Dion For Heisman?

All this "Dion for Heisman'' talk is a bit premature, if one asks Pitt coach Dave Wannstedt and even the tailback himself.

However, Pittsburgh freshman Dion Lewis -- while excited to be mentioned among the nation's best -- would rather not be right now.

In fact, Lewis noted that he really doesn't read newspaper stories on him, presumably message-board posts as well, nor does he buy into the hype. His Panthers teammates are another story, however.

"I just try to maintain my focus, concentrate on the upcoming game and just improve every week,'' Lewis said. "It got mentioned in the locker room, mostly just kidding around, but I just tried to act like I didn't hear it.

"I guess it's nice, but I can't get too caught up in that. I'm just worried about playing football and getting ready for the games each week. I can't worry about the Heisman talk right now.''

Lewis, the Big East offensive player of the week for his 31-carry, 180-yard, two-touchdown performance at Rutgers, leads the nation with 918 rushing yards on 162 carries (5.7 average). He has nine rushing touchdowns, to go with 12 catches and another score, and he leads the Big East (third nationally) with 131.1 yards rushing per game.

So, while the Heisman talk certainly is somewhat justifiable, there are points to be made. Lewis, despite his stature -- listed at 5-foot-8, 195 pounds -- is a tough inside runner and has carried the ball as much as anyone. And despite 31 carries at Rutgers, he appeared to get stronger as the game wore on.

"I felt pretty good after the game, not too tired, and my legs felt pretty good,'' Lewis said. "If they wanted to give me the ball even more, I think I would be able to handle it. At the end of the game against Rutgers, you could see it in their eyes that they didn't want to play anymore.

"We were wearing them down. (And) that's really a tribute to our conditioning coaches. They've done such a great job on us that we're just as strong in the fourth quarter, and that really showed against Rutgers. That's why we were able to pound the ball in the fourth quarter against them.''

Wannstedt isn't shy about piling on carries for any back, especially if the Panthers are successful running on an opponent, and Lewis fits that mold. But Heisman talk, well ... not right now.

"I think 25 is a nice number (for carries), but I know that Rutgers won a lot of games giving it to Ray Rice 35 times,'' Wannstedt said. "So, my reputation, I think you know I'm not afraid to hand it to him. ... Great running backs want the ball, (and) you've got to tackle Dion every time out there.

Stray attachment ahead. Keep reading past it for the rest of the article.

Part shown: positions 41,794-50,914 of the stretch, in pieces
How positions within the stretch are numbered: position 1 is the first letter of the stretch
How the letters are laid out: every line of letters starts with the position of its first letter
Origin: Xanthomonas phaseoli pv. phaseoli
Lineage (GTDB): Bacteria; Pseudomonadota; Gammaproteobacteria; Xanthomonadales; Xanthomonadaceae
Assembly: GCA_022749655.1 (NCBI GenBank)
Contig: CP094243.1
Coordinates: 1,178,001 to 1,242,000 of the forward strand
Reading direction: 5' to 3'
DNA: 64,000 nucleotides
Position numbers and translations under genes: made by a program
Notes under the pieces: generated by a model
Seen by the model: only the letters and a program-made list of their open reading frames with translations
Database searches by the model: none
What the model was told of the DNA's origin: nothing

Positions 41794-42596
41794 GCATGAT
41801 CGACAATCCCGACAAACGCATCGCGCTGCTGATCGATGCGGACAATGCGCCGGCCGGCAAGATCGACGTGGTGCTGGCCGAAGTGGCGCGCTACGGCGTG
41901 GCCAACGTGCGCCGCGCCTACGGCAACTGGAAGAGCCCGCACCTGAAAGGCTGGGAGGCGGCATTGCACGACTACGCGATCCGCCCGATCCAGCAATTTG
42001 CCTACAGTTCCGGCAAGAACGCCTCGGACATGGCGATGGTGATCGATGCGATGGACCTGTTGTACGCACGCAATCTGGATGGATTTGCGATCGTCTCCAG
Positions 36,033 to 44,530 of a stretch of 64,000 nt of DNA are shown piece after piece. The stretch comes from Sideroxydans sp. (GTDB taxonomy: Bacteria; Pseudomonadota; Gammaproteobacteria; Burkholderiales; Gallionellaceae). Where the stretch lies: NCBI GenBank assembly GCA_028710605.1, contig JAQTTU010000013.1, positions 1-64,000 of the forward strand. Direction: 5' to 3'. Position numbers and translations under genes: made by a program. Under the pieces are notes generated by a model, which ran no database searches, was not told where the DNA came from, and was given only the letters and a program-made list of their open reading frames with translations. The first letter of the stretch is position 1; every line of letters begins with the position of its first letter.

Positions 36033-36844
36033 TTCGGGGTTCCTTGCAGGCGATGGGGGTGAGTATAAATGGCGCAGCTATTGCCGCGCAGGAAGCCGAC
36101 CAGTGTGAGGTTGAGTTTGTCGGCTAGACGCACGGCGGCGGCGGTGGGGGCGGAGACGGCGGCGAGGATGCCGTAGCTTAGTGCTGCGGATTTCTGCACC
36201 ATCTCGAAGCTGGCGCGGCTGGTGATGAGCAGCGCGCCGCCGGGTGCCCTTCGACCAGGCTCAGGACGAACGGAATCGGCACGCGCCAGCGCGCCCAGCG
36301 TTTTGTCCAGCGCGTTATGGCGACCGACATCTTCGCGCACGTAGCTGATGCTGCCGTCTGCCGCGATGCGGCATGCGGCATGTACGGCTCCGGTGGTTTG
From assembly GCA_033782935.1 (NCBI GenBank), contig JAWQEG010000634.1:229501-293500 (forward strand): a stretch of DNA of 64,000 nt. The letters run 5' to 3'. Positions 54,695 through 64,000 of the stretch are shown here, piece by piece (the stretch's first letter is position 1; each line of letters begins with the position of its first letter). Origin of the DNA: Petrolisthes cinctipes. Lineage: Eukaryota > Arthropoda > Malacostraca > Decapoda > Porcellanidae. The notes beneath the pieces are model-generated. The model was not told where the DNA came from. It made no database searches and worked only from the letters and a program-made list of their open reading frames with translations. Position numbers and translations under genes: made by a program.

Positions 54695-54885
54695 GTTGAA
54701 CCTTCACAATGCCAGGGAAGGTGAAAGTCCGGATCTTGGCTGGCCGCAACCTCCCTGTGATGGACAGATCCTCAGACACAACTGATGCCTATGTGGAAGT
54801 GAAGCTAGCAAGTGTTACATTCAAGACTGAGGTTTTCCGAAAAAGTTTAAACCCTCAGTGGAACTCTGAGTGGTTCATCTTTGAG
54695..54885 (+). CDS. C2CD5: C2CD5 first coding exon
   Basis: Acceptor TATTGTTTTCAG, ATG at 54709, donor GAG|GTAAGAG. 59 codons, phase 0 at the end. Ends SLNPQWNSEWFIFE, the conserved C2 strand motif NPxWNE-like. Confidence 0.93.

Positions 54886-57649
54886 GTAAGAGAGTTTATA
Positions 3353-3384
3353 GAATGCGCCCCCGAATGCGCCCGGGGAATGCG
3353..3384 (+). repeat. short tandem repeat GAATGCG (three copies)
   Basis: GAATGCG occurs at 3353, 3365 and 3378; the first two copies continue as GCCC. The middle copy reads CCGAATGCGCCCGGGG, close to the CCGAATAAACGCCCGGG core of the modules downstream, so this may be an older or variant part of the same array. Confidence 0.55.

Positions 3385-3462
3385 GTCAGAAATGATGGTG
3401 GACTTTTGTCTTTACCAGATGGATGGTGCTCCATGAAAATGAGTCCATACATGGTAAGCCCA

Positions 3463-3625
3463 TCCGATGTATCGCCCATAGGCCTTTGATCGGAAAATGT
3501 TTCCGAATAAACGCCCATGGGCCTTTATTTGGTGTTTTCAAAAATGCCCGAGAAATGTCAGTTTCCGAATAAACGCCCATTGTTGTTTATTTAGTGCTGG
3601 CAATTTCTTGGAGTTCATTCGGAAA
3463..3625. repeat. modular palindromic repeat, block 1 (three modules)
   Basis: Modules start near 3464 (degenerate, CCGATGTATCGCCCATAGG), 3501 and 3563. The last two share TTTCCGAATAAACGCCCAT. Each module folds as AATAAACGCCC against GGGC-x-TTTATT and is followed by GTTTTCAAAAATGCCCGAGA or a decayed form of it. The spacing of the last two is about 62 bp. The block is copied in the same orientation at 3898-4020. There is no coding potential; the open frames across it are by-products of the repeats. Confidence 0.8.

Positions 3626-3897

"In the fourth quarter, those 2.5-yard runs become four-yard runs. (And) you've got to get in a rhythm running the ball. He's proven that he can do it all, take it inside or outside, and that's very unusual for any back. Let alone a freshman, (but) it's too early in the season to talk about the Heisman.''

Freshman or not, it appears that Lewis is in sync with his offensive line, and it's no secret that they enjoy blocking for him. Just ask senior guard John Malecki.

"Dion's doing a lot of incredible things,'' Malecki said. "He's a four-quarter, smash-mouth kind of guy, a Pittsburgh-style running back, even though he's not from around here. You can tell that he loves to run the football, and he's done it a few times now where he breaks off a big run in the second half.

"So, it's great to see that. With all the work he put in, graduating early, coming in here early and working so hard to get ready for this season, I'm so happy that it's paying off for him. He worked very, very hard this summer to get everything out of our strength and conditioning program.

"Dion tried to get caught up to some of the older guys that way,'' Malecki added. "But we want to be the best second-half team that we possibly can, Dion has taken that personally. You can tell that by how well he plays, and that makes us all want to step it up a notch. And we love to run the ball, too.''

So, while any Heisman talk might be a bit premature for now, if Lewis continues to pile up the yardage and touchdowns -- and even more importantly Pitt keeps winning football games -- the correct time eventually will arrive.

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